This topic came up in class because many of my students; and probably you if you are reading this, enjoy spending time gardening. It's a great way to spend time outdoors and to move your body. You might enjoy a flower garden or a vegetable garden. Whatever your garden looks like, no matter how big or small, the work involved can be taxing on the body. There are repetitive movements or positions that aren't ideal that we have to hold for periods of time. Bending over and squatting or kneeling can take a toll on the back and the hips.
I took a little stroll around my garden and my husband captured some shots for you to see how you can incorporate yoga and stretching right into your gardening routine. Allow yourself to take short breaks to move the body in different ways and prevent the build up of tension from occurring in the first place.
1. Half Moon (Side Stretch)
Start from a standing position with your arms by your sides and reach them up to the sky with an inhale, interlace the fingers and as you exhale start to lean to the right. Keep pressing through both feet and lengthen through both sides of your body, not forcing this. Inhale back up to center and then exhale to the other side. It feels great to flow this side to side a few times and then maybe settle for a few breaths on each side. This pose really helps to lengthen the muscles all along the sides of the body from the hips to the shoulders and makes space for the breath.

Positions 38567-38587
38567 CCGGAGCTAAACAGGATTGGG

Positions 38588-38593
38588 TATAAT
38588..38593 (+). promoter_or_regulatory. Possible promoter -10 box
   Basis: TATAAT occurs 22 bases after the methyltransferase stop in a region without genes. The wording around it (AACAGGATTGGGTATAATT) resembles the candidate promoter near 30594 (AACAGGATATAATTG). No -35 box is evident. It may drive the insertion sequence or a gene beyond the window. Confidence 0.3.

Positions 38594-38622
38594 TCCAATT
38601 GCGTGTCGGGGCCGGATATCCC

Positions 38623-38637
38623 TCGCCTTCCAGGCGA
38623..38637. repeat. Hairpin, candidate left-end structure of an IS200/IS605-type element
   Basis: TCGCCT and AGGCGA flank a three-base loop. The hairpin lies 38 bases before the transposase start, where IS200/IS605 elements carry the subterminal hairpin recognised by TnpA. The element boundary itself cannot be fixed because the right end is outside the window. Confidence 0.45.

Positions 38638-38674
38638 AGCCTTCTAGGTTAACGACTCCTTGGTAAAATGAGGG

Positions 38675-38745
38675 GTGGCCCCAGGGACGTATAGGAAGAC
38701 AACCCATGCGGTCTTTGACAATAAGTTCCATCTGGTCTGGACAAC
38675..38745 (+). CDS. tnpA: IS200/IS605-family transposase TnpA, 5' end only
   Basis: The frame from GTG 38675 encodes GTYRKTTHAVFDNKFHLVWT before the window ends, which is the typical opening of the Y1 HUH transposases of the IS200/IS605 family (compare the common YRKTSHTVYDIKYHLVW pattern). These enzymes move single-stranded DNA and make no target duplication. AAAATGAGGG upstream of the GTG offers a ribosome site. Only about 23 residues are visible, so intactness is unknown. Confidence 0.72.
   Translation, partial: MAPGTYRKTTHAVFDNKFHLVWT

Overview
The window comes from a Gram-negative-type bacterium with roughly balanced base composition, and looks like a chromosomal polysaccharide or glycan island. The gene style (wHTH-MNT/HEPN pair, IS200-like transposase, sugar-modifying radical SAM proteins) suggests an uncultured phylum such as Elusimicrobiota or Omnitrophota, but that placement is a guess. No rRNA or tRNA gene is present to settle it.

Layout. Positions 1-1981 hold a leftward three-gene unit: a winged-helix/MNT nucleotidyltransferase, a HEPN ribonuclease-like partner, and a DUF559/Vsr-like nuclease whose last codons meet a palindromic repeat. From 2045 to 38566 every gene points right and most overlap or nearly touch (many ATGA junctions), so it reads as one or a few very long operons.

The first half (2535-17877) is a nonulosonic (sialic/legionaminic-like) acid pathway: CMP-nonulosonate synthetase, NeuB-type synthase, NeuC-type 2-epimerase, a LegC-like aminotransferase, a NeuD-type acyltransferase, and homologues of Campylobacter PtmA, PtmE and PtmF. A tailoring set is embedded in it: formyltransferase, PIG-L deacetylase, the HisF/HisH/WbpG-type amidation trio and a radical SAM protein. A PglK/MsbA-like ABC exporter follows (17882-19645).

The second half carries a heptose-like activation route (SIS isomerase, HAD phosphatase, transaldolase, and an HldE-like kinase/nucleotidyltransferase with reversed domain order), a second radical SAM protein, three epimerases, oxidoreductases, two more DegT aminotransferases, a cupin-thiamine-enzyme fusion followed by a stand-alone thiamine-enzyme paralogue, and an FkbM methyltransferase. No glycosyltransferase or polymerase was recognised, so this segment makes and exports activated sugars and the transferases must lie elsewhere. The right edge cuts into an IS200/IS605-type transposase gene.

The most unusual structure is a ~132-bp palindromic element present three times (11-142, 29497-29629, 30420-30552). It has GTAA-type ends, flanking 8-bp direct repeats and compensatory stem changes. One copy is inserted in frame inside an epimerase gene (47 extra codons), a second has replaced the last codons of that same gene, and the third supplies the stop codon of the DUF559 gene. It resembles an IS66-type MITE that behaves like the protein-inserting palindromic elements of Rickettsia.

2. Chest Opener
This pose is great to counter the forward bending posture in the upper back that tends to happen when gardening. Stand with your feet a little wider than hip distance, roll your shoulders back and then either place your palms on your low back or interlace your fingers and open up your chest as you inhale and then as you exhale start to fold from the hips, allowing the knees to soften, you can stop halfway or continue to move your head towards the floor and your hands away from your back (shown in photo) Stay for several breathes, not forcing the stretch and feel the opening in the front of the chest. Keep you knees soft so as not to overstretch the hamstrings
3. Standing back bend
Stand with your feet hip distance apart, roll your shoulders back and bring your hands to your low back, allow the knees to soften and bit, keep your core engaged and lift your heart towards the sky. This should feel so yummy and is easy to sneak in between tasks in the garden
4. Yogi Squat (Malasana)
This pose may look intimidating, but it's great to release the low back and hips. You don't have to go as deep as I did in the picture. Stand with your feet a little wider than hip distance and toes turned out. I like to flow this a few times before I settle to get a good feel for the distance between my feet and how low I can settle. You want to keep your chest lifted and your knees pointing in the same direction as your toes. Only go as low as feels good, remember we're trying to release tension not create more!
This pose has so many benefits including stretching the hamstring, back and chest and strengthening the feet and ankles. From standing step one foot back so that the whole foot lands and your hips are still pointing forward. Place your hands on the hips, take a breath in and as you exhale start to hinge forward from the hips. Your front leg is working toward straight, but can stay a little bent if feeling too much in the hamstring. Try to pay attention to keeping the upper back long and not rounding in the shoulders, hips stay level to the ground and each other. Stay for several breaths and then do the other side